The Bryan Woo era in Seattle is on the forefront, but it comes in light of another injury within the Mariners’ rotation.
Woo will be recalled from Double-A Arkansas and start Saturday’s game against the Rangers in place of Marco Gonzales, who is in the process of undergoing tests on his pitching forearm back in Seattle, manager Scott Servais told reporters prior to Friday's series opener at Globe Life Field.
It’s unclear how long Gonzales will be sidelined, but the Mariners will place the left-hander on the 15-day injured list on Saturday. Woo will also need to be added to the 40-man roster.
Woo, who on Thursday was named the Mariners’ Minor League Pitcher of the Month for May -- earning the honor for a second straight month -- has been arguably the best arm in the farm system, having compiled a 2.05 ERA in nine starts while holding 172 hitters to a slash line of .174/.256/.232 (.488 OPS) in 44 innings.
Woo has logged 59 strikeouts and has given up just two homers and 12 walks.
Woo, ranked as Seattle’s No. 6 prospect by MLB Pipeline, joins Bryce Miller among the next wave of talent to reach the Majors from the Mariners’ pitching-heavy pipeline.
Miller was recalled from Double-A Arkansas last month and has thrived in six starts -- Monday’s eight-run showing against the Yankees notwithstanding. Both were taken by the Mariners in the 2021 MLB Draft.
Woo entered 2023 further behind in his development due to a lower workload, as he has just 101 pro innings since being selected in the sixth round in ‘21. He had been recovering from Tommy John surgery that he underwent while pitching at Cal Poly when he was drafted, and he didn’t make his Minors debut until June 6, 2022.
“His stuff has been great, his command has been there, and the most impressive thing is that it hasn’t just been one or two starts,” Mariners director of player development Justin Toole said.
“He’s continued to carry it from start to start throughout the first few months of the season. I think that’s helped his confidence.”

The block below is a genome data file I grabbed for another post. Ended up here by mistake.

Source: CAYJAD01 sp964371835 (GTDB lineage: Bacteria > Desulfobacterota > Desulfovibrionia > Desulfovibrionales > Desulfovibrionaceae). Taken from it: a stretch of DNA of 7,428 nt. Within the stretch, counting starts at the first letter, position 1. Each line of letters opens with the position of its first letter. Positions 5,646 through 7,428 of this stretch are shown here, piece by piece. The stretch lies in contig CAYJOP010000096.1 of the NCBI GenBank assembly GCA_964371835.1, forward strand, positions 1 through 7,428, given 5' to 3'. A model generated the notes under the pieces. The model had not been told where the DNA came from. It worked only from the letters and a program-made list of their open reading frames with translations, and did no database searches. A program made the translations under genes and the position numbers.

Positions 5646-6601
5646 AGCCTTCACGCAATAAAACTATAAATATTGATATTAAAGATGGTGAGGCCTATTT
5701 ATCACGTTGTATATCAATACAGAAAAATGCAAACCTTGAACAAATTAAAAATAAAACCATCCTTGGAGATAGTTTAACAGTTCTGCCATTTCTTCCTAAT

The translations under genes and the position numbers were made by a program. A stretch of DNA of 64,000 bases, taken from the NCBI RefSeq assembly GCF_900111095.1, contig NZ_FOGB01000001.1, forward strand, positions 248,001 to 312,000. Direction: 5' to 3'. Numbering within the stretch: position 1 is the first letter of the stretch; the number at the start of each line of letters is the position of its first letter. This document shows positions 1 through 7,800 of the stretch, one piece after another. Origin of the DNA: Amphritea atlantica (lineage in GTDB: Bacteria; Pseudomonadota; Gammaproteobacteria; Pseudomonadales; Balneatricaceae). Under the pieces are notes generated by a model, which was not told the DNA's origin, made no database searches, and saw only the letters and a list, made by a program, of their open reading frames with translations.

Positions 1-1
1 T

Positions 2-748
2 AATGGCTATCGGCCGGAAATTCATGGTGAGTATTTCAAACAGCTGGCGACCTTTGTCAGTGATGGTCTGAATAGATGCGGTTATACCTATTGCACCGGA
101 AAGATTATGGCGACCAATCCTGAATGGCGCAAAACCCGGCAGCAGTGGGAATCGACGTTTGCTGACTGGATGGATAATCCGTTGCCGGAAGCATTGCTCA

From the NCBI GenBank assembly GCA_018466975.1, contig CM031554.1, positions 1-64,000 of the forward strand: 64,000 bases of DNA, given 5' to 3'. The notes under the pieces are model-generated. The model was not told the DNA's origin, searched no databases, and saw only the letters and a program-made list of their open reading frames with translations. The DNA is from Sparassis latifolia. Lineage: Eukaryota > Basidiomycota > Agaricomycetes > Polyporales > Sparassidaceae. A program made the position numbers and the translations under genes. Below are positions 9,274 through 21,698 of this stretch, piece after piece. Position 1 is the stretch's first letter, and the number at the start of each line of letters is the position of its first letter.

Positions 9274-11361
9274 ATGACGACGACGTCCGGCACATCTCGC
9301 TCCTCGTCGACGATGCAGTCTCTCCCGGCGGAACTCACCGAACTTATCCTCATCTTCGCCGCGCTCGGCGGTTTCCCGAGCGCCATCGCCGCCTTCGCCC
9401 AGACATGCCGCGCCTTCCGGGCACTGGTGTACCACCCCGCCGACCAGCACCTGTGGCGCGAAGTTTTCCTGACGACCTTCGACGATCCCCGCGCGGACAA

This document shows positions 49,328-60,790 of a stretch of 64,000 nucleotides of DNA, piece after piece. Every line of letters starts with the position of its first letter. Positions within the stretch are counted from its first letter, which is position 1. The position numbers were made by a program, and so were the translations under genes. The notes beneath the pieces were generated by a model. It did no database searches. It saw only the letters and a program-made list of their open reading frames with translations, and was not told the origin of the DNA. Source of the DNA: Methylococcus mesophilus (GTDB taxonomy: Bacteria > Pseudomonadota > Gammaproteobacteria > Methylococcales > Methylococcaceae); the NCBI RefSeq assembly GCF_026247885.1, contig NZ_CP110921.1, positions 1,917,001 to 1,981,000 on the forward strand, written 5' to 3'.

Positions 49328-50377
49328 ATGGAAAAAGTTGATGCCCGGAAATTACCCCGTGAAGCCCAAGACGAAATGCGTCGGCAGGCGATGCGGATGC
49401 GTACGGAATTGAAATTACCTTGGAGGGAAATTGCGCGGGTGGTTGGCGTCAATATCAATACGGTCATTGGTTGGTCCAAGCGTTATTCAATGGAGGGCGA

Like Miller, Woo possesses an elite four-seam fastball that sits at 95 mph. His release and slot have helped the heater play up, which scouts have suggested is a big driver in his incredibly high whiff rate of 29%, according to Synergy, which tracks Minor League data.
For context, Miller was at 24% when he was called up.
Woo has also introduced a promising two-seamer that’s generating “big movement,” according to one front-office official and it’s also sitting 95 mph. He’s opted more for a bigger shaped slider compared to the gyro look he had last year and has seen decent results.
Woo also throws a changeup, but it’s very occasional. Like with Miller, the fortification of his secondary pitches will be vital at the MLB level.
As for Gonzales, it’s a tough blow for the longest-tenured Mariner and one who has been mostly a beacon of health since undergoing Tommy John surgery in April 2016.
Gonzales suffered a strain to the same forearm in 2021, and he missed five weeks but returned strong.
The Mariners have already lost a rotation workhorse in Robbie Ray, who suffered a left flexor strain in his 2023 debut and underwent a procedure to repair the injury, as well as Tommy John surgery, last month. He’ll likely be sidelined well into next season.
MLB.com reporter/producer Jalyn Smoot also contributed to this story.